Finland's Foreign Ministry says the country is "one step closer to joining NATO." The Finnish Foreign Ministry uses this interpretation when talking about the submission to the country's parliament of a bill on joining the North Atlantic military bloc.
The Finnish Cabinet of Ministers submitted several documents to the parliamentary corps, including the North Atlantic Treaty, as well as an agreement on the status of NATO and national representatives.
Without ratification of these documents in the country's parliament, admission to the alliance is impossible. But in the case of Finland, there is no doubt that the parliamentarians will carry out the ratification activities with the result required for the top of the alliance.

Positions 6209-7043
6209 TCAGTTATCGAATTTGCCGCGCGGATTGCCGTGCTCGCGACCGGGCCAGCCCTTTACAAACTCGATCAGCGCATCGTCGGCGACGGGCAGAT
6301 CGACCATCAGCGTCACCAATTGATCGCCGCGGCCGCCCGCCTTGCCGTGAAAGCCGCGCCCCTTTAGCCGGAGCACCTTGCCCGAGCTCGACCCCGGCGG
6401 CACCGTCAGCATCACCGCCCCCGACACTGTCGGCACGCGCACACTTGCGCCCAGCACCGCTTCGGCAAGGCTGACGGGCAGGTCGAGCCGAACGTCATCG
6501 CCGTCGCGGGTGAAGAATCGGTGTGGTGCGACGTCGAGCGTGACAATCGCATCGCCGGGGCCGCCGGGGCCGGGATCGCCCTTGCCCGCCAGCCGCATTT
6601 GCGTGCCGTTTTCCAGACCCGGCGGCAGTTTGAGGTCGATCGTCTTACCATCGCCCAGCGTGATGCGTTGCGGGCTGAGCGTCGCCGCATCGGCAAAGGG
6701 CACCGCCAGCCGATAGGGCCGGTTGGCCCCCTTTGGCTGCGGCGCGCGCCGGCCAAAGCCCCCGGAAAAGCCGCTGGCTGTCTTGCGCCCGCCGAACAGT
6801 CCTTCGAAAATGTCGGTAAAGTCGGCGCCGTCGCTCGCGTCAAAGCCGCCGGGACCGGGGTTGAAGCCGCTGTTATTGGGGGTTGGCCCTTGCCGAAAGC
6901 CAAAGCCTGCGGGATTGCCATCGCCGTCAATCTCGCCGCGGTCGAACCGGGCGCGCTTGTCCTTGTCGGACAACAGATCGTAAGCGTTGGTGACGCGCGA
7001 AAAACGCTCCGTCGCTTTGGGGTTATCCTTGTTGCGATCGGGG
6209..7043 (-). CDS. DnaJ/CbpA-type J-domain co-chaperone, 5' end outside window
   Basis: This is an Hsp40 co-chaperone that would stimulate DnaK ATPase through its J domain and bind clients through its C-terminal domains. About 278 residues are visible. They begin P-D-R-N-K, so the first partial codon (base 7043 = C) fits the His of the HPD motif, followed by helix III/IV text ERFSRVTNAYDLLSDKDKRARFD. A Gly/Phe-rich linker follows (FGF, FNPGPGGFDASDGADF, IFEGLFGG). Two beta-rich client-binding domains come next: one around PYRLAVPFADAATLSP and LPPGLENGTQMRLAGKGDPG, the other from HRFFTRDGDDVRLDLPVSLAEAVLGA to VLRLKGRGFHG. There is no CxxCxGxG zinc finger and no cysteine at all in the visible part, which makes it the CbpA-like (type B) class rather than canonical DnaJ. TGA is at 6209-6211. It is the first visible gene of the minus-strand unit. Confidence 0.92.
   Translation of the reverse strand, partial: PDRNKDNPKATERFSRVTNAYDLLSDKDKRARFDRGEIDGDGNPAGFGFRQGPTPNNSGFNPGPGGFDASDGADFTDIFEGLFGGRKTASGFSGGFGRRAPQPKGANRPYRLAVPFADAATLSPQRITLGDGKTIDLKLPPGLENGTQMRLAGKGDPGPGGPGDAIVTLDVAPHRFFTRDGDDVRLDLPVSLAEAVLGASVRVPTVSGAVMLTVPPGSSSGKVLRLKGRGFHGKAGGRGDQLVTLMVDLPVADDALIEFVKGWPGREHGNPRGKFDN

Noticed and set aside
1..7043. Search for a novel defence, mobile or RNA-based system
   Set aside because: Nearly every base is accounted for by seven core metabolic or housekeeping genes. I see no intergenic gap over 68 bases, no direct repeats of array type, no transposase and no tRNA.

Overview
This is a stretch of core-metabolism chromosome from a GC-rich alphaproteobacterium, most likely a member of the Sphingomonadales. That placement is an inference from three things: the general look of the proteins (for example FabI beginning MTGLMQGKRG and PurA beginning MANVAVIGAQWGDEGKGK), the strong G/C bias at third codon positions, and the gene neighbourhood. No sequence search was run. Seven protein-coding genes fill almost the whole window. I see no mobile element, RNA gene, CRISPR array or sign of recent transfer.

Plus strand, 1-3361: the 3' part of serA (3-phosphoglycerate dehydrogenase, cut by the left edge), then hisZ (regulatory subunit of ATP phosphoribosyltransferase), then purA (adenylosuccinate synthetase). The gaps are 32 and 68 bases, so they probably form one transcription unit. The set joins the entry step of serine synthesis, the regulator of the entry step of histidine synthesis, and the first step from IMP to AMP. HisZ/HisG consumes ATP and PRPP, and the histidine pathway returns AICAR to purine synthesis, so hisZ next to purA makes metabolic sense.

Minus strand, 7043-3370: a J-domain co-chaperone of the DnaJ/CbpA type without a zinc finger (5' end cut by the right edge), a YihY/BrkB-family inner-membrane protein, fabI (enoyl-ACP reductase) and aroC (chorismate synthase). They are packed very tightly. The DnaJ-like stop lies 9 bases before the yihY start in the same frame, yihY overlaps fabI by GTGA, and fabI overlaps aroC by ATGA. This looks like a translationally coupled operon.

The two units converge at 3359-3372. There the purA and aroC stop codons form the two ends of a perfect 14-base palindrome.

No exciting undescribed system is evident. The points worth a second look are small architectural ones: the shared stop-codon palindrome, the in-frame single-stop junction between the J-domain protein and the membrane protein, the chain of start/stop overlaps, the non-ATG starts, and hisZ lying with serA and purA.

After that, it will be necessary that all 30 members of this Western military bloc approve the relevant agreements on admission to NATO. To date, there are problems with this for Finland (and for its neighboring Sweden). If the 28 NATO members approve the expansion at the expense of Finland and Sweden, then Turkey and Hungary, which are also members of the North Atlantic Alliance, are still against it.
Helsinki and Stockholm believe that in the near future (not without the help of the United States) the issues of Ankara and Budapest's refusal to approve the membership application will be settled.